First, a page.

They felt your unvoiced contempt. perl-guy writes "According to a recent NASA press release, reports such as those in this Slashdot story stating that NASA is planning to develop mind-reading equipment for airports in efforts against terrorism are exaggerated and ignore the facts and science behind current research. 'NASA does not have the capability to read minds, nor are we suggesting that would be done,' said Robert Pearce, Director, NASA's Strategy and Analysis Division in the Office of Aerospace Technology in Washington. 'Our scientists were asked to think outside the box with regards to ideas that could aid the nation in the war on terrorism and that's what they are doing. We have not approved any research in this area and because of the sensitivity of such research, we will seek independent review before we do.'"
Let's put that Schneier fellow on the "body-search" list. Quixotic1 writes "Four articles are highlighted over at The Atlantic Online arguing that to protect ourselves against terrorism we must rely on people, not simply on technology. The outline touches on the recent article about Bruce Schneier, the national ID card proposal, and the Clipper Chip."
Star systems, slip through fingers, etc. Since Thomson Multimedia / the Frauenhofer Institute has decided to press the $0.75-per-decoder charge for MP3 decoders mentioned earlier today, there are probably a lot of people suddenly more interested in other formats. I favor the Xiph Foundation's Ogg Vorbis; Xiph CEO Emmett Plant has written his thank-you note to Thomson Multimedia.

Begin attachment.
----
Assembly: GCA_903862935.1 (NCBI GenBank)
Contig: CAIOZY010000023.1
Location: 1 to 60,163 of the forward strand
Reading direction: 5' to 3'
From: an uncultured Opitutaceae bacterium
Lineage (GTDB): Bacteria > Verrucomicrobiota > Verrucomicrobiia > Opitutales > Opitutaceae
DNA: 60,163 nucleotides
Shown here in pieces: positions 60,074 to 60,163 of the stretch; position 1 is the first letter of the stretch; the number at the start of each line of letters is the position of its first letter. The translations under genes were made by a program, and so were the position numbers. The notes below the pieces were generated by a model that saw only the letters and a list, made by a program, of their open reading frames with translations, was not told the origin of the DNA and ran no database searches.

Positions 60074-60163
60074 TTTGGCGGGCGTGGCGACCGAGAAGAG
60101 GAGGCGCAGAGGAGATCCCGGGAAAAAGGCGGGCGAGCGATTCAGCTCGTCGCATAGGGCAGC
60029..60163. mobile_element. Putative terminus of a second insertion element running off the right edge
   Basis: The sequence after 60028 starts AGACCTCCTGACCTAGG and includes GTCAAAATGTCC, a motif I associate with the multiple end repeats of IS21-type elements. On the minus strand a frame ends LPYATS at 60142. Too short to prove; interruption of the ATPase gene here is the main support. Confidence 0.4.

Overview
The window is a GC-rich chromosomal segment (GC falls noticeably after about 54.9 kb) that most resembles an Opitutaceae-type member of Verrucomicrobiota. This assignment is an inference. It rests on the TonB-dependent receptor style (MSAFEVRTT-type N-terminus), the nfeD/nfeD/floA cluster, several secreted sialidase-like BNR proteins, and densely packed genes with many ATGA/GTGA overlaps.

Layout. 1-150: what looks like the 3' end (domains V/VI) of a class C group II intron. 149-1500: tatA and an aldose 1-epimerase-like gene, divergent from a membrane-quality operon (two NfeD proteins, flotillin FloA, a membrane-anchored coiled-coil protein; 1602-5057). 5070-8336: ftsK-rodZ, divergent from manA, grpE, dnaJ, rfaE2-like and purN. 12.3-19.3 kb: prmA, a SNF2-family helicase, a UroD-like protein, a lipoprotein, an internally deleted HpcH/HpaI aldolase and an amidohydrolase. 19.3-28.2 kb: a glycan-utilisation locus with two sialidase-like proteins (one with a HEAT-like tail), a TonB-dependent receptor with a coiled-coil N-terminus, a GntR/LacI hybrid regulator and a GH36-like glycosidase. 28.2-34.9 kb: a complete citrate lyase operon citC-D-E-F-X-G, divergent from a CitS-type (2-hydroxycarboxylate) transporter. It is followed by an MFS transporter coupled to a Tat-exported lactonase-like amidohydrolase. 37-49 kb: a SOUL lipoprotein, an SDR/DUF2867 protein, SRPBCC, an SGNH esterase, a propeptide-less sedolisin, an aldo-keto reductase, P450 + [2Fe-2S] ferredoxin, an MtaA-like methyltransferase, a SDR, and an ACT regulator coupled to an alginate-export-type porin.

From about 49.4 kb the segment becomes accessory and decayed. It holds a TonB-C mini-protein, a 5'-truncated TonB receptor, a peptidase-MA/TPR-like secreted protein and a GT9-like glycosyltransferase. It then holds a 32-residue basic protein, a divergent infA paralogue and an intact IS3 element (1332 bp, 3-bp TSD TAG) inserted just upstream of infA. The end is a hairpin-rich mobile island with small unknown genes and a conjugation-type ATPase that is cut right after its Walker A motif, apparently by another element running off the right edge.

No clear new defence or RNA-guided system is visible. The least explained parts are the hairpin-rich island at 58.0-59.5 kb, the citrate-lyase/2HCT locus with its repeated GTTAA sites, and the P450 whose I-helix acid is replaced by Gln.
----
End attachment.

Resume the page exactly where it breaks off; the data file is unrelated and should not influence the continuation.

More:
Depends what you consider "great." morhoj writes "ZDNet is running a great commentary that talks about the recent debate involving the Digital Software Security Act (the California law the would force governments to use open source software). ''Open source is supposed to be about freedom. Unfortunately, certain advocates have lost sight of that goal.'' I couldn't have summed it up better myself. Forcing anyone to use Open Source software is no better than ludicrous Microsoft licensing agreements." I think Carroll is dead-wrong when he focuses on cost-benefit analyses (and ignores the question of whose money is being spent by whom, for what), but YMMV.
I bet they'd have to edit Super Troopers, too. David_Bloom writes: "Following up on an earlier article, according to a page (link is a direct link to a frame - context sold separately) on the IMAX website, the first movie to use 35mm to 70mm IMAX DMR technology will be the hit 1995 flick Apollo 13. It is interesting to note that, according to a FilmRatings.com lookup, the film has been edited for content for its IMAX release (which is bad news for people hoping to see The Matrix or similar movies on IMAX)."
No, I said I'm meet you by the other telescope! Reader Dan Yocum points out that the skyward-gazing Yalies who captured asteroid 2002 NY40 digitally did so with a different telescope than the one reported. He writes: "They weren't even using WIYN. They were using the 0.9M that's next to it (about 50yd away)." Thanks for the correction!